9. Use the “Water and Hosepipe” Trick
This is a real “old wives’ trick” for quietening a generator, not to mention sounding a little sketchy, but it’s something many campers still use time and time again. All you need is a bucket of water and a hosepipe. Put small pinpricks in the hose to stop pressure from building up. Then, fix the pipe to the end of the generator’s exhaust and put the other end of the pipe in a bucket of water. The sound will be muffled by the water.
10. Buy a New Generator
If you’ve tried all of the quick-fix solutions and your generator is still, well, doing your head in, then perhaps it’s time to give your generator to a new home (one man’s junk is another man’s treasure, after all) and make an investment in a new therefore quieter generator. If you’re comfortable with gas-guzzling generators, then new models will highly likely be quieter than your old one due to the newer parts and more contemporary soundproofing technology. Regardless, no new gas or propane generator is going to be as quiet as an electric/solar-powered generator, so why not give one of those Bluettis a go? You can also look into alternative power supplies, as listed in How to Get Electricity When Camping in New Zealand.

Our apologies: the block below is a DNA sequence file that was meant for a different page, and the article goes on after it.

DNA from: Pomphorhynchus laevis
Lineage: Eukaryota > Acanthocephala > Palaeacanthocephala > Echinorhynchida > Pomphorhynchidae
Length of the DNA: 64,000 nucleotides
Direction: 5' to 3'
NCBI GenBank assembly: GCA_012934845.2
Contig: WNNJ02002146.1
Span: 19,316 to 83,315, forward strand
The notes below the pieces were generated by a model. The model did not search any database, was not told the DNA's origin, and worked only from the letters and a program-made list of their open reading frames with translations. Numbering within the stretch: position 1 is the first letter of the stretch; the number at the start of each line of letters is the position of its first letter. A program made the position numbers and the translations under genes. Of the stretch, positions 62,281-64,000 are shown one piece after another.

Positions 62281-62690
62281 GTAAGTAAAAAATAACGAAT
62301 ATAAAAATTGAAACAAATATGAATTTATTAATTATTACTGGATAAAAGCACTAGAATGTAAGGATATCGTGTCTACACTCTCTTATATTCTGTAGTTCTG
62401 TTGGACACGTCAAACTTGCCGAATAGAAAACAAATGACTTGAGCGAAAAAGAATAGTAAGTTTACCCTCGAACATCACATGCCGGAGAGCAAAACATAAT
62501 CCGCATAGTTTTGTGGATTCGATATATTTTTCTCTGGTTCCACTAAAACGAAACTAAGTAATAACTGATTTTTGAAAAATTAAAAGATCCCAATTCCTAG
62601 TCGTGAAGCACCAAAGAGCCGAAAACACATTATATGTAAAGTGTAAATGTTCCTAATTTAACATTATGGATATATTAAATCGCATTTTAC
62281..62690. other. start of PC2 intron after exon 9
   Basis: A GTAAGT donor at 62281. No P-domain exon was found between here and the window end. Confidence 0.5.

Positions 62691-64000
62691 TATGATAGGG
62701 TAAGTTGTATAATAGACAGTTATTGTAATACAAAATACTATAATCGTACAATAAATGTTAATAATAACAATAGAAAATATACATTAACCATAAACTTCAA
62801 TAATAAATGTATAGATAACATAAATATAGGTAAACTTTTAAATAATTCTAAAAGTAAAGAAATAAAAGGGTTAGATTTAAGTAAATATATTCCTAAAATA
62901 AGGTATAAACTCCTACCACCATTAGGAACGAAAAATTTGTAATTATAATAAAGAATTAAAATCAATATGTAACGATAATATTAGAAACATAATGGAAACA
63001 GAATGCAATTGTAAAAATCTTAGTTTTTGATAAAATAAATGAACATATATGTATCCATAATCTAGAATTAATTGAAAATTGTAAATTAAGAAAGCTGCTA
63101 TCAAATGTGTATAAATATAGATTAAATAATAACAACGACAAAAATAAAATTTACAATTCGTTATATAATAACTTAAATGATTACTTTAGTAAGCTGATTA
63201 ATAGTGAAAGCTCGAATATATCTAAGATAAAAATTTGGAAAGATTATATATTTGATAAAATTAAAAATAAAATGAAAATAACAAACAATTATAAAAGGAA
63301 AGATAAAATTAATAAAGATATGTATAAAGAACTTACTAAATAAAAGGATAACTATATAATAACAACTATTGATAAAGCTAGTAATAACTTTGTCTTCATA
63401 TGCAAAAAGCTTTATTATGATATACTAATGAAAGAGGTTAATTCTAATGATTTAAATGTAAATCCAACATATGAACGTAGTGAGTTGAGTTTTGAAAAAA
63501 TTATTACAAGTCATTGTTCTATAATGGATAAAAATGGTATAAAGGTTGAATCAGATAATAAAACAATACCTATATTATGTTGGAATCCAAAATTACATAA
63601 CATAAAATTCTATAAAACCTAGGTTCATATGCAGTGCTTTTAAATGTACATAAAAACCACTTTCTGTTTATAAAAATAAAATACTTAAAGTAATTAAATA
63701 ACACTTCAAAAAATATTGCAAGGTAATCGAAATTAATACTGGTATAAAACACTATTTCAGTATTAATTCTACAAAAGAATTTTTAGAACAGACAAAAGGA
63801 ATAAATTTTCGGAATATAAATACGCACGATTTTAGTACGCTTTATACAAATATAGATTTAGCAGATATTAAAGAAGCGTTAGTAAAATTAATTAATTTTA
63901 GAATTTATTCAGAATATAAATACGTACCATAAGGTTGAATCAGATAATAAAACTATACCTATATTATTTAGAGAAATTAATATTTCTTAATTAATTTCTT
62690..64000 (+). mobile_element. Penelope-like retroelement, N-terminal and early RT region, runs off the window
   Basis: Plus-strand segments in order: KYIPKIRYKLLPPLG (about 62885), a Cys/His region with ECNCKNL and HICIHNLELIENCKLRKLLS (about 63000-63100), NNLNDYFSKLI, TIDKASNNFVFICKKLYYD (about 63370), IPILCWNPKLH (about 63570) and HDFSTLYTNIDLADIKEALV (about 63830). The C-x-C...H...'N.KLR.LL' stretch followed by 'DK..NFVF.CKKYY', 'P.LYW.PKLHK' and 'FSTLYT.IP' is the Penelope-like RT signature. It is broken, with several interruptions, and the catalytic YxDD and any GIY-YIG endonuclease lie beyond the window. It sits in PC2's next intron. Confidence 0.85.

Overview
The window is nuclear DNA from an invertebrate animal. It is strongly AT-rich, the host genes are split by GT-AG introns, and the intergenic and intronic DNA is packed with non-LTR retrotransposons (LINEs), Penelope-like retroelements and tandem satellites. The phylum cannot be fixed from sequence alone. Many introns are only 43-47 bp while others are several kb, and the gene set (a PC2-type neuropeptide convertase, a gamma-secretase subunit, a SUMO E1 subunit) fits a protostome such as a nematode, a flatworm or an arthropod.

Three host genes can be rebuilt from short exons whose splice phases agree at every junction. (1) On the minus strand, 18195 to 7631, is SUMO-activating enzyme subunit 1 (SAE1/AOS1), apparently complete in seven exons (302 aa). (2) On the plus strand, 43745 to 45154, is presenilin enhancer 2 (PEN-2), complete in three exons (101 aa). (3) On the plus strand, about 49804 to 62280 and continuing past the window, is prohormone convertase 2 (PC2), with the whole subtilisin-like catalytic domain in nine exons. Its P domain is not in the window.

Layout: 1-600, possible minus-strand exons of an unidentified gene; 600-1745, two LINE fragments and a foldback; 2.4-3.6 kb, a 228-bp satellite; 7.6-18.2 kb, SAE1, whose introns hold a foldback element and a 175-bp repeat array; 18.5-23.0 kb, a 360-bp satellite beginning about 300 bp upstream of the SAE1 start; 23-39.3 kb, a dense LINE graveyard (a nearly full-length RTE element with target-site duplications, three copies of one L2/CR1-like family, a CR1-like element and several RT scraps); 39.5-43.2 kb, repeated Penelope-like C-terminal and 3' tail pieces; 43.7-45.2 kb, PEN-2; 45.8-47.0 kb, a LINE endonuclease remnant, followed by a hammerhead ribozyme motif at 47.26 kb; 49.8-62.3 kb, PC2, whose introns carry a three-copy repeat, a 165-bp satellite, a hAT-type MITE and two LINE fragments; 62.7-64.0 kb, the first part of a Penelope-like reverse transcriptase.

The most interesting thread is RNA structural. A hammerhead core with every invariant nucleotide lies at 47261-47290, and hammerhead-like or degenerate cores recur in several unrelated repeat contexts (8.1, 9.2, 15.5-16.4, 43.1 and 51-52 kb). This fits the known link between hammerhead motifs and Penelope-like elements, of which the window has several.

More Camping Tips for New Zealand
That’s it for our list of the best ways to make your generators quieter when camping! For more camping tips like this, check out our other camping guides:
- How to Choose a Generator for Your Motorhome, Campervan or Tent
- Camping Essentials Checklist for New Zealand
- The Best Camping Meals, Inc. Camping Food List
Finally, plan a campervan road trip around New Zealand from scratch using How to Plan a Campervan Trip in New Zealand.